They stared off ahead in silence for a moment, watching the dancing and laughing by torch light on the deck. Then Susan squinted, and said, “Tony said something about marriage the other day.”

“Whoa,” Patrick replied. “That’s scary.”

“Well, I’m pretty sure he just meant someday. Like it’s a goal, you know? I’m pretty sure.” She paused. “Still – marriage is a big word for a relationship that’s not really serious yet. The boy lacks tact somewhat, I think.”

Patrick laughed. “Yeah, sounds like it.”

“He reminds me a little too much of my ex-boyfriend.”

“Oh yeah? What was he like?”

“About Tim’s size. Played baseball. Loved to drink – a real passion in life. Frat boy. Juvenile, but able to hide it when he wanted to. Manipulative. That’s what I’m afraid of with Tony, the manipulation. I’m always wondering if he’s really as embarrassed as he comes across, really thinks it’s that important to please me, or if he just wants to seem that way. I don’t really know how to explain it, just that there’s more there than he lets on. But I don’t know, maybe he’s just not ready to open up just yet.”

“You sure you weren’t a psych major?”

“Thought about it, but then I realized I don’t like people enough,” Susan said, shrugging a shoulder toward Patrick. “Just learned a few things about relationships, that’s all.”

Patrick nodded. “So what happened to Mr. Ex?”

Susan sucked on her straw, swallowed. “He went to jail.”


“Well . . .” Susan began, looking up into the branches, “my theory is that it was when he realized manipulation wasn’t working anymore – you know, when I decided I was going to be a smart girl for the first time ever – it was then that he first thought hitting me might do the trick.”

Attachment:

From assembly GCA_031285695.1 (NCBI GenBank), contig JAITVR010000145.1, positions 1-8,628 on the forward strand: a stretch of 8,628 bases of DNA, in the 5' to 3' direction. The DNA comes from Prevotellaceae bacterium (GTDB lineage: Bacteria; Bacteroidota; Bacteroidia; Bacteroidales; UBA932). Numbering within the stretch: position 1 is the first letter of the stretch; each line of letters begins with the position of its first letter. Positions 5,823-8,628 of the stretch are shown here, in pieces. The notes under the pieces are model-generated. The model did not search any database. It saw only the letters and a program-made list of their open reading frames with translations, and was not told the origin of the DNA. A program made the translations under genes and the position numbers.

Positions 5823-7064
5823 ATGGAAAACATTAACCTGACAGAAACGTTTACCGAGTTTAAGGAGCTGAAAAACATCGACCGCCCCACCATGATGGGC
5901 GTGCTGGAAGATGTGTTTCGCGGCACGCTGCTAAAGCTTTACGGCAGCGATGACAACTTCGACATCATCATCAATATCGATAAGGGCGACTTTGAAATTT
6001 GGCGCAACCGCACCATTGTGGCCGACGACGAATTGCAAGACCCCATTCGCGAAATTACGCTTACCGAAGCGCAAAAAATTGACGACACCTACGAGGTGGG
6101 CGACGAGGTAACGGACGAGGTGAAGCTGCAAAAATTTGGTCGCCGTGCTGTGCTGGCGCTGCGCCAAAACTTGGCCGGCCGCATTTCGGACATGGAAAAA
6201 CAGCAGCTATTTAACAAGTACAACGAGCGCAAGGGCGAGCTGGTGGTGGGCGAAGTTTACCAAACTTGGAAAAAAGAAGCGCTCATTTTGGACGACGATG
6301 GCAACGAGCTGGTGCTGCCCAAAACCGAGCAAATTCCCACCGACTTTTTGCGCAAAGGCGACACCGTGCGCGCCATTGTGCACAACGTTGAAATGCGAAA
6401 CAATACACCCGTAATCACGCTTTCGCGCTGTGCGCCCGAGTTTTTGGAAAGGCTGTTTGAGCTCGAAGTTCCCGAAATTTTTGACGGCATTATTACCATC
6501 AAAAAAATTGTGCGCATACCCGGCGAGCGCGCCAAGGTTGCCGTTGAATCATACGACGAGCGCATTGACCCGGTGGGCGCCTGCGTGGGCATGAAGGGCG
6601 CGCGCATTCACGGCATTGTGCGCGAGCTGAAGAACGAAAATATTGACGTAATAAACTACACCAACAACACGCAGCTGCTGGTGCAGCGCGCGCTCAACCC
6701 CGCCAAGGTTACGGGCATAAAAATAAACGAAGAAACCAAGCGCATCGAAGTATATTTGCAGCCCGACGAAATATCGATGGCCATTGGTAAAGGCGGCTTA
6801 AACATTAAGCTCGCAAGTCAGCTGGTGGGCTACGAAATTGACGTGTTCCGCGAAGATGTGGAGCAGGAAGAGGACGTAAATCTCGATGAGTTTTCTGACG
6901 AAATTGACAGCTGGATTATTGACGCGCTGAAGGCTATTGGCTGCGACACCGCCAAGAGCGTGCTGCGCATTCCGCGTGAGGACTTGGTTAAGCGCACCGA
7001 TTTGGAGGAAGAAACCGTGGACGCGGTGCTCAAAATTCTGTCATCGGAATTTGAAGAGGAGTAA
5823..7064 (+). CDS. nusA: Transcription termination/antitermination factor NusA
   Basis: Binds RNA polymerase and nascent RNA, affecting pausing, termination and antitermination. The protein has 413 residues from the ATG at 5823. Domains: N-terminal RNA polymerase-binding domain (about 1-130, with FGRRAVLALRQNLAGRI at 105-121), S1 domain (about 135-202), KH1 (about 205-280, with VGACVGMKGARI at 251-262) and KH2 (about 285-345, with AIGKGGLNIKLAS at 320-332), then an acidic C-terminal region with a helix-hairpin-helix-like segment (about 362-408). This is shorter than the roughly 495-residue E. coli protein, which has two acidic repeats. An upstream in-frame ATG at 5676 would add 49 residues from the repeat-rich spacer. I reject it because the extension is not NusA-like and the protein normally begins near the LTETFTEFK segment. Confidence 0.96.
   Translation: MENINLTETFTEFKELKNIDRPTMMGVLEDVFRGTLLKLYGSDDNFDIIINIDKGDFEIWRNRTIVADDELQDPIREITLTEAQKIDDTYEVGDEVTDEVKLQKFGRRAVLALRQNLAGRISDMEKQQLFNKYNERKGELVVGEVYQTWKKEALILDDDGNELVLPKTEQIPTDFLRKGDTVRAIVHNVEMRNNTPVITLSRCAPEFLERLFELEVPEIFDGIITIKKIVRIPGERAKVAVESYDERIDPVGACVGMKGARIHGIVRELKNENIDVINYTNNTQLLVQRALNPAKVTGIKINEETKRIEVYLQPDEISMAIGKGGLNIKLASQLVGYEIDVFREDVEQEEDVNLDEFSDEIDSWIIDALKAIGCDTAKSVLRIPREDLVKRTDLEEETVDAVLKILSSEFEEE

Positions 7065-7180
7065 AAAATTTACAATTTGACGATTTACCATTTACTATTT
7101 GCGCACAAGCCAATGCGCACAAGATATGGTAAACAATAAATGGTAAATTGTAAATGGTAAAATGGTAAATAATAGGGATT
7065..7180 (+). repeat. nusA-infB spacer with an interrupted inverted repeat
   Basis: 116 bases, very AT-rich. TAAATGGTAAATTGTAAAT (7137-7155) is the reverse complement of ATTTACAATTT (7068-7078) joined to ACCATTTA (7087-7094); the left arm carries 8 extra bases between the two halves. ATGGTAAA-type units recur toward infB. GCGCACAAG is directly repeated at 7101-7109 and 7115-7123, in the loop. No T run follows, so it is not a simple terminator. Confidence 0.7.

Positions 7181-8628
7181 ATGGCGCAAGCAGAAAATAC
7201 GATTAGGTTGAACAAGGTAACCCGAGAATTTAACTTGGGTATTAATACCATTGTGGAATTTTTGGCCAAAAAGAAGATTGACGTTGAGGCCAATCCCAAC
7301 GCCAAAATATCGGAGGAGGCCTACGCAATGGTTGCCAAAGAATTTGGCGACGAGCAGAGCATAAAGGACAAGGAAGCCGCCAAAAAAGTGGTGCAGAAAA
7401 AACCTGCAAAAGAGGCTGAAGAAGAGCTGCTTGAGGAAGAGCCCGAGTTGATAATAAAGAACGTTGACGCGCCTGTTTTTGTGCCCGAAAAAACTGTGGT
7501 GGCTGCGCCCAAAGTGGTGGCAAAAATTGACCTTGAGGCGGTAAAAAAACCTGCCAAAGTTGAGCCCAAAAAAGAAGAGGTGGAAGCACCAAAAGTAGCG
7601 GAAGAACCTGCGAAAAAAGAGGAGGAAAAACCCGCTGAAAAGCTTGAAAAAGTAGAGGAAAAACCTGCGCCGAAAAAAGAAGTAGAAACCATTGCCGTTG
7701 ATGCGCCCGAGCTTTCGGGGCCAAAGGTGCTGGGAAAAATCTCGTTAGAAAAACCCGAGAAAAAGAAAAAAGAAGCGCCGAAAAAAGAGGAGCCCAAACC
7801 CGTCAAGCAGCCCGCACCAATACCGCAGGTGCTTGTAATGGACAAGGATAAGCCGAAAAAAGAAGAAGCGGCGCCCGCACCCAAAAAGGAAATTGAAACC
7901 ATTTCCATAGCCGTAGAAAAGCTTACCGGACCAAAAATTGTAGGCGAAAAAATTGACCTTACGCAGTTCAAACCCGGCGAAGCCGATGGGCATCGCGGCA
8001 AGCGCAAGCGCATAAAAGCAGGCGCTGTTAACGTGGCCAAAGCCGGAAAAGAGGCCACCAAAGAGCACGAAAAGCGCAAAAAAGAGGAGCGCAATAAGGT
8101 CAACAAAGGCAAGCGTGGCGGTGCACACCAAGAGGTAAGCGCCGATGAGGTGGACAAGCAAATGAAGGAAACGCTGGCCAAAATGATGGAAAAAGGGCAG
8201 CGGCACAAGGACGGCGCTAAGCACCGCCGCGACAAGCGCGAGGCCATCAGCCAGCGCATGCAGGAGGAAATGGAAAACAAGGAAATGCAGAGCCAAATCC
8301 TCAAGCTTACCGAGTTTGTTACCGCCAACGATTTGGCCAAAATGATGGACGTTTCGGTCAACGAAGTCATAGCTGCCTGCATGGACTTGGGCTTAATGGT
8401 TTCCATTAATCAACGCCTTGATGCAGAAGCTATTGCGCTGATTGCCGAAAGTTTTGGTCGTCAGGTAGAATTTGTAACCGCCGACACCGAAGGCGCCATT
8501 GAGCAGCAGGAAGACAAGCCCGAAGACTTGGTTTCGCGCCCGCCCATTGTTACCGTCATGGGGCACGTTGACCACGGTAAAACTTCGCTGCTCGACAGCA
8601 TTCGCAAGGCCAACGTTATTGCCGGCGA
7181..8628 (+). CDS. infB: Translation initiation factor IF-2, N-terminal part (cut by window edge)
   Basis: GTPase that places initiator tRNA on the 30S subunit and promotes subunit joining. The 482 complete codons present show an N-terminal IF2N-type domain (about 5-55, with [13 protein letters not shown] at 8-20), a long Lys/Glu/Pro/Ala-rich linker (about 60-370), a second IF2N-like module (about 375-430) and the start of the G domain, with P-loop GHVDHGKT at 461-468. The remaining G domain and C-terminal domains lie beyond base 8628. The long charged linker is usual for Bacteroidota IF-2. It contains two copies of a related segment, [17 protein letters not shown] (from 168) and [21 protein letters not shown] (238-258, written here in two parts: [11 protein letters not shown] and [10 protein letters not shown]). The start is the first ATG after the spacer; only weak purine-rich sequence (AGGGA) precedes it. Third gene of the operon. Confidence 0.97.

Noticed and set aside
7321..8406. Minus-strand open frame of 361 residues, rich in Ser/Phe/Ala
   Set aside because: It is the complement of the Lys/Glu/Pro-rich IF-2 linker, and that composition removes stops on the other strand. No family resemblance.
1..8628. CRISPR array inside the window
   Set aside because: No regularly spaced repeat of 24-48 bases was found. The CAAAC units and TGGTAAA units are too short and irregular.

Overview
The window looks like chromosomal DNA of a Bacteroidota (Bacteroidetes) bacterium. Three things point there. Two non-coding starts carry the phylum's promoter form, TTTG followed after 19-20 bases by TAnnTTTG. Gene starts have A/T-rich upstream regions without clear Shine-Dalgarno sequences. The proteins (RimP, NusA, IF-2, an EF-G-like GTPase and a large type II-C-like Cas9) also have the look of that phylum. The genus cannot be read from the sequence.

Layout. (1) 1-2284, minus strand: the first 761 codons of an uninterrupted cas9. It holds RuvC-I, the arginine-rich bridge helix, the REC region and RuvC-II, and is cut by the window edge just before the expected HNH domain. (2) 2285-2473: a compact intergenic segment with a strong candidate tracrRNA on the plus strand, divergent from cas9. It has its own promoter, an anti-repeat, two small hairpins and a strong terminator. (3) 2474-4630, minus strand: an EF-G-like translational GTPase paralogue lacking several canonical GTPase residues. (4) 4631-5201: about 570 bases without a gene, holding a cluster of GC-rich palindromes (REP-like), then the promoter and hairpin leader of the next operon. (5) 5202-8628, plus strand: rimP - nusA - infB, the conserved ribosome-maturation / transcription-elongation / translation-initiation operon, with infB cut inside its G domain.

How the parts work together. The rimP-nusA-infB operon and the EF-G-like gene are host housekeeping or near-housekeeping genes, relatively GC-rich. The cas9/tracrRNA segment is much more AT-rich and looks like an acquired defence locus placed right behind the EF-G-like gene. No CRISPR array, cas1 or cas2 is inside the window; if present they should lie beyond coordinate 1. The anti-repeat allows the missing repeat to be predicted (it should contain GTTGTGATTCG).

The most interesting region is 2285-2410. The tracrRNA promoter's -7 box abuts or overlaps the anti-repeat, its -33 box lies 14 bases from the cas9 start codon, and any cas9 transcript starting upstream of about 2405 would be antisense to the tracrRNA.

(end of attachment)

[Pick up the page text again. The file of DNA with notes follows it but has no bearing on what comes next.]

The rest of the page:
Patrick leaned back, stunned.

Susan glanced over at him. “But the good part of this story is that its heroine decided immediately on impact that she was not about to be in an abusive relationship, and pressed charges. So that’s how my first serious relationship ended, in the county lock-up.”

Patrick put his hand over his mouth, shook his head. “Wow. That had to have been hard.”

“Oh yeah. I cried for . . . probably three days straight,” she said matter-of-factly. “For him, for me mostly, for all the time I’d wasted and for how stupid I’d been. I cried for my education, which had been severely damaged by the whole mess. Luckily I managed to get my GPA up over 3.0 by graduation.”

“What happened to him?”

“Gone. I told him I didn’t want him here, and it was one of the best things he ever did for me when he respected that and moved back to his home town.”

Patrick nodded. He didn’t know what to say.

“It’s in the past now, though. Susan’s doing just fine, now,” Susan said.

“That’s good to hear,” Patrick replied.

He looked at Susan and tried to imagine what it must be like to go through something like that. To get into a serious relationship with somebody who could hurt you so deeply. He couldn’t help but compare himself to this guy, and to Tony. Patrick wasn’t overbearing, he thought. He wasn’t out to hurt anybody. Certainly not April. He had absolutely no intention of hurting her.

Patrick was getting used to the smell of Susan’s perfume. The darkness was dimming her eyes. He was beginning to feel all right again.

“Hey, speaking of parties –” Patrick said, breaking the silence.

“Were we speaking of parties?” Susan replied.

“A few minutes ago. It’s a perfectly good segue. Anyway, I happen to know of a party – of sorts, anyway – that happens every Tuesday night.”

“Oh yeah?”

“Two words: cosmic bowling. Three more words: 10th Street Lanes.”

“Is that right?”

“That’s right. I go with my friend Wendell – and all the random people he brings along. We’ve got a decent-sized following these days.”

“Wendell? How’d he get a name like that?”

“I’ll let him answer that one himself.”

Susan shrugged. “Okay, sounds good. I need stuff to do mid-week.”

“Yeah, I figured you’d appreciate chances to meet people, with all your college friends moved away and all.”

Susan smiled. “You remembered. What else did I tell you that night I have no recollection of now?”

“That you used to be a lesbian.”

“Shut up,” she said, and punched Patrick’s arm.